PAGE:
Electrical characterization

To probe the electrical properties of the graphene–azobenzene hybrid and, in particular, to explore the potential light-responsive nature of the material, we drop-cast a 100-nm-thick graphene–azobenzene film on a n++Si/SiO2 substrates exposing pre-patterned interdigitated gold electrodes (channel length=10 μm; Fig. 6a,b).

Figure 6: Molecular modelling of graphene interaction with cis and trans azobenzene.
figure 6

Side and top views of a single (a) cis- and (b) trans-azobenzene molecule adsorbed on SLG. Top view of the (c) cis and (d) trans-monolayer, and side view of the molecular system consisting of the (e) cis and (f) trans-monolayer sandwiched between two SLGs, with the indication of the SLGs separation.

Typical IV curves exhibit a nonlinear resistive behaviour, as shown in Fig. 5c. The conductivity of the graphene–azobenzene hybrid is lower than that measured in control devices, i.e., comprising as active layer graphene exfoliated in NMP in the absence of azobenzene (Supplementary Fig. 12). Figure 6d shows the current modulation in a two-terminal device with graphene–azobenzene on cycles of UV and visible light irradiation, for 1 V applied between the two electrodes. One cycle consists of 10-s UV light (365 nm), 1-min rest in dark followed by 40-s visible light (450 nm) irradiation. Under UV exposure (magenta background) a current decrease is detected, which reversibly increases to about the initial value under visible light irradiation (violet background) over various cycles. No fatigue is observed during six cycles of photoisomerization. Conversely, the control devices show no response to light (Supplementary Fig. 12). Noteworthy, in some cases the increase of current in the hybrid films can be the result of π-electron interactions between the molecules and graphene49; however, such phenomenon, known as increased photoconductivity, is irreversible and can only be modulated by varying the ratio between graphene and ad hoc molecules.

Figure 5: Electrical characteristics of hybrid materials.
figure 5

(a) Scheme of the two-terminal device configuration, (b) scanning electron microscopy image of interdigitated Au electrodes covered with a hybrid film. Scale bar, 500 μm. (c) IV characteristics, (d) optical modulation of current response for a static bias and dynamic alternative UV and visible light irradiation cycles. (e) Schematic of graphene-azobenzene hybrid undergoing UV and visible irradiation cycles.

In the azobenzene–graphene film (Supplementary Figs 13 and 14), the molecules are physisorbed on top and in between the graphene sheets. Under UV irradiation, the azobenzene molecules undergo a conformational change from the less-bulky trans isomer to the bulkier cis isomer. Such a process is therefore accompanied by an increase in the few-layer graphene (FLG) inter-sheet distance, thereby hindering the charge transport via hopping between the sheets, resulting in lower conductivity of the hybrid film. The conductivity of the hybrid material can be fully restored by irradiating with visible light, causing the cis-to-trans photoisomerization.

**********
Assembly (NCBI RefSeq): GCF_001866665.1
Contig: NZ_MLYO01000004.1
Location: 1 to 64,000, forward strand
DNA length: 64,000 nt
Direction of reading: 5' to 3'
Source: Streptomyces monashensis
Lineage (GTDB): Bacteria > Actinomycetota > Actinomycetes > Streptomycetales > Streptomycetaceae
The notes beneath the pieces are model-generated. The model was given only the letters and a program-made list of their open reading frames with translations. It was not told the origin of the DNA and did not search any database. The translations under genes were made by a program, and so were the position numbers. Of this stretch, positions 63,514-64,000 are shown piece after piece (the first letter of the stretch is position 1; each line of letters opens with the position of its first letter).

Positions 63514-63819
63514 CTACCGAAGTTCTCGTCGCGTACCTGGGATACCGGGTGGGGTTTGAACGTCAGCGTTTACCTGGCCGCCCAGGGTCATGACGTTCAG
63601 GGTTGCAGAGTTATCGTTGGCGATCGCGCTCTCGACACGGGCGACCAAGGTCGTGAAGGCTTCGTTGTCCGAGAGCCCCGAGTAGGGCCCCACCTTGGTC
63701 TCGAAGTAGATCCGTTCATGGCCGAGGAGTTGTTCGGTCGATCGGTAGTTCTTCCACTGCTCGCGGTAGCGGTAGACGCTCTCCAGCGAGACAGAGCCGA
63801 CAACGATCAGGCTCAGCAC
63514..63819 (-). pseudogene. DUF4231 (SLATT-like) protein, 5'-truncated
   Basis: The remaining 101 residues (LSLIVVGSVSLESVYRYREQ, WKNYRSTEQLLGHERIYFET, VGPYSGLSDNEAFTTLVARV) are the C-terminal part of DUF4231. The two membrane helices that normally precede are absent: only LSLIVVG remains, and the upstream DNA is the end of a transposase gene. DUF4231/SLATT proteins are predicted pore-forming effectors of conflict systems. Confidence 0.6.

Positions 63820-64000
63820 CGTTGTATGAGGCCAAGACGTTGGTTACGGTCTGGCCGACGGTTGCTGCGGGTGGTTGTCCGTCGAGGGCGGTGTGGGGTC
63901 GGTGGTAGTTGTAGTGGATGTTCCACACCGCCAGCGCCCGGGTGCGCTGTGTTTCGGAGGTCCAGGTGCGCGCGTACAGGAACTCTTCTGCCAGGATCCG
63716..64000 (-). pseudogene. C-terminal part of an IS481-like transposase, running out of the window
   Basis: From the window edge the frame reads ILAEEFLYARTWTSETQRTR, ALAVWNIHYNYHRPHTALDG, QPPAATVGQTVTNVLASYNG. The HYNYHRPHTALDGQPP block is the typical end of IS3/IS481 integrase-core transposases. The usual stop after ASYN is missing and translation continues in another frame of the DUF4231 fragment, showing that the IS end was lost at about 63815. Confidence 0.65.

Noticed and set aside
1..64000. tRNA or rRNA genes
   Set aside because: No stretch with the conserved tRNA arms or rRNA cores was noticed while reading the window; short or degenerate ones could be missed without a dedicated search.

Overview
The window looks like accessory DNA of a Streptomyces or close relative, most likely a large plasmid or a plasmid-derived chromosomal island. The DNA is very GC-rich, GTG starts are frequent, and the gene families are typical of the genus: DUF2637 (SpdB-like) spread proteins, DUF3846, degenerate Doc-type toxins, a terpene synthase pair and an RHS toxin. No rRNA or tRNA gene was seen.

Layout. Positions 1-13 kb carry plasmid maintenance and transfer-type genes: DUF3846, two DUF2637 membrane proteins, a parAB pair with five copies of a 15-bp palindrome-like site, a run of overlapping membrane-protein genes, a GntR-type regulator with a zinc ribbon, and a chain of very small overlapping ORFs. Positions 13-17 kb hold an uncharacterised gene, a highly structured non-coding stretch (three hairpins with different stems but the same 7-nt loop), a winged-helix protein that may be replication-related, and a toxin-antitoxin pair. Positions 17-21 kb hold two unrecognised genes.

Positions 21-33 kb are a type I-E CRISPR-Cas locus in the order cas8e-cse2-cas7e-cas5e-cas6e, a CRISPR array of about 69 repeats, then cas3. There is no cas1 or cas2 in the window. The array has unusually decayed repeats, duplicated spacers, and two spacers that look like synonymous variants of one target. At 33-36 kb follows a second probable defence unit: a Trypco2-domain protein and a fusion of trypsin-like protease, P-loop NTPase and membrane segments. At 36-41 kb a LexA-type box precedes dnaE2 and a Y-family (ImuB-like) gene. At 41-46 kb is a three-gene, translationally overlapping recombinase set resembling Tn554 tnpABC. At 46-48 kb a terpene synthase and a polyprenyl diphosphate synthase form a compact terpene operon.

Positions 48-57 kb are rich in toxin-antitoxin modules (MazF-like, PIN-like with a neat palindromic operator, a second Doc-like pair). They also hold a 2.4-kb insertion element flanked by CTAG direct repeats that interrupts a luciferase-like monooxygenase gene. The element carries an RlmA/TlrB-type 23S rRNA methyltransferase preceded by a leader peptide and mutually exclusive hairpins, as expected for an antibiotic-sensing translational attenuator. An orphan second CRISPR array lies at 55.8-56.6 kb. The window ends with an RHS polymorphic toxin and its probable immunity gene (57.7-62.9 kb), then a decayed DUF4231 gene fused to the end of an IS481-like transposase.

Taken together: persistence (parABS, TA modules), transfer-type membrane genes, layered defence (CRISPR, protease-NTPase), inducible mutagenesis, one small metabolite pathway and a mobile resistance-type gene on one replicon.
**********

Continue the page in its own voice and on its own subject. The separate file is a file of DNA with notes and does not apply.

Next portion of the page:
To gain greater insight into the conduction mechanism and the effect of isomerization, we then perform Kelvin probe measurements (Supplementary Note 6). We find that the work function is reversibly photo-modulated over various cycles (Supplementary Fig. 15), providing further evidence for the isomerization of the azobenzene molecules. This difference in work function has a direct effect on charge injection from the electrodes to the graphene/azobenzene conductive material, which is less favourable in the presence of the cis isomer. Light modulation can be applied multiple times to the systems, with no evidence of decrease in performance. We assign this to graphene's shielding of the azobenzene molecules from the outer environment. An ideal case consists of stacks of alternating graphene and azobenzenes, the latter having a thickness, which can be photo-modulated (Fig. 5e). In reality, the flakes (with average lateral sizes of 200 nm) form aggregates possessing a poor degree of order. Within these aggregates the azobenzenes are intercalated in between adjacent layers of graphene. The control samples show no change in work function on UV and visible light cycling (Supplementary Fig. 15).

Molecular modelling simulations

To gain a better understanding of the interactions of the azobenzene molecules with graphene, we perform molecular dynamics simulations (see Supplementary Note 7 for details). All calculations are done using the Groningen Machine for Chemical Simulations (GROMACS)50 package and a modified version of the all-atom Optimized Potentials for Liquid Simulations (OPLSAA) force field developed for azobenzenes51,52. To assess the relative adsorption affinity of the trans versus cis conformations, we first compute the interaction energy for a single azobenzene molecule by running a 1-ns simulation in vacuum. The graphene layer is taken as an infinite rigid body in these calculations. The computed interaction energies of −130.1±7.5 and −115.7±8.0 kJ mol−1 for trans- and cis-azobenzene, respectively, are consistent with the expected stronger adsorption of trans-azobenzene, resulting from its planar geometry and the concomitant maximized ππ interactions between the phenyl groups and graphene. The average adsorption distance for the trans molecule is 0.07 nm shorter than cis (0.34 versus 0.41 nm). Figure 6a,b plots top and side views of the adsorbed cis and trans molecules from the last snapshots along the molecular dynamics trajectories.